Wasatch-Cache National Forest  In partnership with:  Utah State Parks and Recreation, Friends of the Utah Avalanche Center-Logan, and Utah State University College of Natural Resources.


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Logan area Avalanche advisory

Sunday February 26, 2006

Good morning, this is Dave Kikkert with the Logan area backcountry avalanche and mountain weather advisory from the Forest Service Utah Avalanche Center.  It's Sunday February 26th at 7:00 am.  This advisory is brought to you in part by the Friends of the Utah Avalanche Center in Logan with help from Black Diamond Equipment.

Current Conditions:

Spring-like weather will continue today with temperatures expected to get into the mid 40's at 9,500'.  Currently, it's in the mid-20's at most elevations with a southwest wind around 25 mph.  Some clouds may stream in this afternoon and winds will crank up a bit to near 30 mph.  Current snow conditions are like two sides of a coin. On shady northerly facing slopes you can find some nice winter-like settled powder, flip the coin over to the southerly facing sunny slopes and you have supportable crusts with some spring-like snow as they soften.  In between these two extremes there is a wide variety of crusts, and soggy mush.  It would be good to remember items like skin-wax and sunscreen today.

Snow and Avalanche Conditions:

In general, the snowpack is showing good signs of stability and this morning avalanches will be unlikely on most steep slopes.  The big "however" is that with daytime warming the avalanche danger will rise on steep slopes with saturated snow.  The first slopes to warm up will be the low and mid-elevation sunny slopes where soggy snow from yesterday may not have completely refrozen overnight.  Upper elevation sunny slopes should also warm up; however the wind may help keep the snow cool on exposed slopes.  With temperatures expected to be about 10 degrees warmer than yesterday the cold snow on many shady slopes at low and mid-elevations could warm up and get soggy today as well, especially if we get some greenhouse effect from any clouds.  So if you find yourself sinking into soggy snow, or begin to see signs like roller balls it is time to move off or out from underneath steep slopes.  Lastly, although there is not a lot of snow to move around, the southwest winds may get strong enough tomorrow to form some shallow, sensitive wind drifts near ridges and terrain features such as sub-ridges and gully walls.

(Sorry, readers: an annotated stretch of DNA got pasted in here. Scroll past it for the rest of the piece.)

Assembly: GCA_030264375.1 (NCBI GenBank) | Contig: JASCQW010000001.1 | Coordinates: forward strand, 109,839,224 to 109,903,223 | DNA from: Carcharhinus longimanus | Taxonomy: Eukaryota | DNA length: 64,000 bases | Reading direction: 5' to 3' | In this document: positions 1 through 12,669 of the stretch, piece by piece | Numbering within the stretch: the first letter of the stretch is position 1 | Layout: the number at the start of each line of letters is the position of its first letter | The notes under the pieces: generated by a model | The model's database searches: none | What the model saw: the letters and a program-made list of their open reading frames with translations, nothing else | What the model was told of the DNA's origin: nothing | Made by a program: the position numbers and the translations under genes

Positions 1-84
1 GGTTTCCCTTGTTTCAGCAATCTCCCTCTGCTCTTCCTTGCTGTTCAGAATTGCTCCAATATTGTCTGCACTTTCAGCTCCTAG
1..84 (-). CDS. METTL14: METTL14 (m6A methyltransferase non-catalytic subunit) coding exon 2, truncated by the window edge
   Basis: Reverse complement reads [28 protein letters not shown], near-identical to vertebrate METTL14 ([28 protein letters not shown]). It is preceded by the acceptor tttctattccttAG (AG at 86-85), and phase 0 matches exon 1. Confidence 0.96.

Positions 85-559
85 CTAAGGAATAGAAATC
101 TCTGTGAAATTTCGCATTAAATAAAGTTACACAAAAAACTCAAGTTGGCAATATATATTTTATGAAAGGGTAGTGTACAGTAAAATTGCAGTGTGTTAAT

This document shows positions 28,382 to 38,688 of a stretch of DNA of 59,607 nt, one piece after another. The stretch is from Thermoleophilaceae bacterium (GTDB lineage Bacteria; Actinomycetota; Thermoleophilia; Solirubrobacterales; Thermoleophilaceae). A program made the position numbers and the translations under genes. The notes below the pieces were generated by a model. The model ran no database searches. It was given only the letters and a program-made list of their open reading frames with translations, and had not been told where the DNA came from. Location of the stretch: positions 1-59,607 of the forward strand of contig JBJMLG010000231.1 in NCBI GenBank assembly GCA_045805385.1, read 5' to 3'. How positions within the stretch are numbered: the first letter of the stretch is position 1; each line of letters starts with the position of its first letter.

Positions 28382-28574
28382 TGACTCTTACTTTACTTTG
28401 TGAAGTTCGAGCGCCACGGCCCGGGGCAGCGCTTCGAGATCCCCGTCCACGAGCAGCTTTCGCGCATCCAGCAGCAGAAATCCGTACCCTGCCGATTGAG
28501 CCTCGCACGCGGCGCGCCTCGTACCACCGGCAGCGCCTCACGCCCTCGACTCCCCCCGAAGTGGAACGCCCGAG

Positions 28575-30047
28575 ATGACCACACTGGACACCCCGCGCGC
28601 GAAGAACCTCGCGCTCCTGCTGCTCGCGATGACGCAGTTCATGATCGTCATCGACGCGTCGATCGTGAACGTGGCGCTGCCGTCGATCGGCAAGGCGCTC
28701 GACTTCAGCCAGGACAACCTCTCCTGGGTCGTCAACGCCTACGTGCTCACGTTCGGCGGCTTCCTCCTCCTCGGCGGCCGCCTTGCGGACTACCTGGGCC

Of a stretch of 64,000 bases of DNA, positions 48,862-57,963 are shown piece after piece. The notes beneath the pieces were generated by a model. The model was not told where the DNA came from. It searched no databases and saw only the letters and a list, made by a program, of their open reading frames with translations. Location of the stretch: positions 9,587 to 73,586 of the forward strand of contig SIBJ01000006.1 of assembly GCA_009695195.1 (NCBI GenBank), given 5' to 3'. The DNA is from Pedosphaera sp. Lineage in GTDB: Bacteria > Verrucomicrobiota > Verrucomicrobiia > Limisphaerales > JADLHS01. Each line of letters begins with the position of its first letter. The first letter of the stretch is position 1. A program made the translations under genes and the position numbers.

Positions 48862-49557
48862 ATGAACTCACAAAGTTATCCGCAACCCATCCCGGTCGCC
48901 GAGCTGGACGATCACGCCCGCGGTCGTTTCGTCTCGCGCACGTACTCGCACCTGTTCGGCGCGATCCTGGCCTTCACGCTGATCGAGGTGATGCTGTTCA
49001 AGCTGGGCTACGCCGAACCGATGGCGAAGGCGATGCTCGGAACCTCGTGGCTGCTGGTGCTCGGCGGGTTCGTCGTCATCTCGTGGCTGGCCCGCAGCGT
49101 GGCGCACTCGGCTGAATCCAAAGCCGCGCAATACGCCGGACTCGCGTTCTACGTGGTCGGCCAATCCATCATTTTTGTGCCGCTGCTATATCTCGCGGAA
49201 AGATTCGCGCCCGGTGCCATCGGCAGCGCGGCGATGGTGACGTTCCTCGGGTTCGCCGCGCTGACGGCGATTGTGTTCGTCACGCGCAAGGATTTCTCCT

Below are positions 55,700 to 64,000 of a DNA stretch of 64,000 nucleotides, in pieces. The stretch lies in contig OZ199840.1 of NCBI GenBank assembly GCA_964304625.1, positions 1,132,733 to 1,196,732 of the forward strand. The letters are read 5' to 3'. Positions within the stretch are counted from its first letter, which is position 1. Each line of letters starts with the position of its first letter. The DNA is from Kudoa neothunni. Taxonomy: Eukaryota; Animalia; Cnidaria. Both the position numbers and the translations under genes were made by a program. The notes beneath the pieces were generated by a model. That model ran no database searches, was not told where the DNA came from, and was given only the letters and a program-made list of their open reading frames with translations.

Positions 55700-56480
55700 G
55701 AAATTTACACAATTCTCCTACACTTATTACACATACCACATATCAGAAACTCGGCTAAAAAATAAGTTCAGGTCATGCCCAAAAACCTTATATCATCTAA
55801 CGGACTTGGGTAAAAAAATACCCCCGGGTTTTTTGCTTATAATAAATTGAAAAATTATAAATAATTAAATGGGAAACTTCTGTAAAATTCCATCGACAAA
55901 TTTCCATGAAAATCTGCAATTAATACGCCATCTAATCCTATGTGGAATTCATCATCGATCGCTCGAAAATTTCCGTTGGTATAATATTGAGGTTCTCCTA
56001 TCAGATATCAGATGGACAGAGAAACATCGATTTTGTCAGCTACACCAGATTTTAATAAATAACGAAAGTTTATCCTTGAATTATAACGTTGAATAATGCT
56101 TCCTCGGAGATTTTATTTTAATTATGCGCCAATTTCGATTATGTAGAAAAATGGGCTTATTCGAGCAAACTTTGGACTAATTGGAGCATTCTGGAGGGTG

Bottom Line:

There's a LOW danger on most slopes in the backcountry this morning and avalanches are generally unlikely, especially in sheltered shady terrain.  With daytime heating the danger of loose wet avalanches will rise to MODERATE on steep slopes with saturated surface snow. 

Mountain Weather:

It will be another warm day with 9,000' temperatures forecast to approach 45 degrees.  Skies will become partly cloudy this afternoon with increasing southwest winds.  Monday should be mostly cloudy with strong southwest winds and some snow flurries possible above 8,000' and rain forecast below 8,000'.  The first in series of storms should arrive Tuesday with colder air and a brief shot of snow.  A more significant storm is possible later in the week

General Information: 

If you're confused by some of this avalanche terminology check out the new Glossary

For a list of recent avalanches in  the regional backcountry go to Avalanche List.  Snow nerds, check out the new Snow Profiles page.  Check out our Images Page for pictures of recent local avalanches.

Please send backcountry observations to [email protected] or leave a message at 755-3638, especially if you see or trigger an avalanche in the backcountry. We really want to hear from you, even if you think your observation is unimportant.    The information you provide may save lives...

This advisory will expire by tomorrow morning.  I will update it again Monday evening.

The information in this advisory is from the U.S. Forest Service, which is solely responsible for its content.  This advisory describes general avalanche conditions and local variations always occur. 


National Weather Service - Salt Lake City - Snow.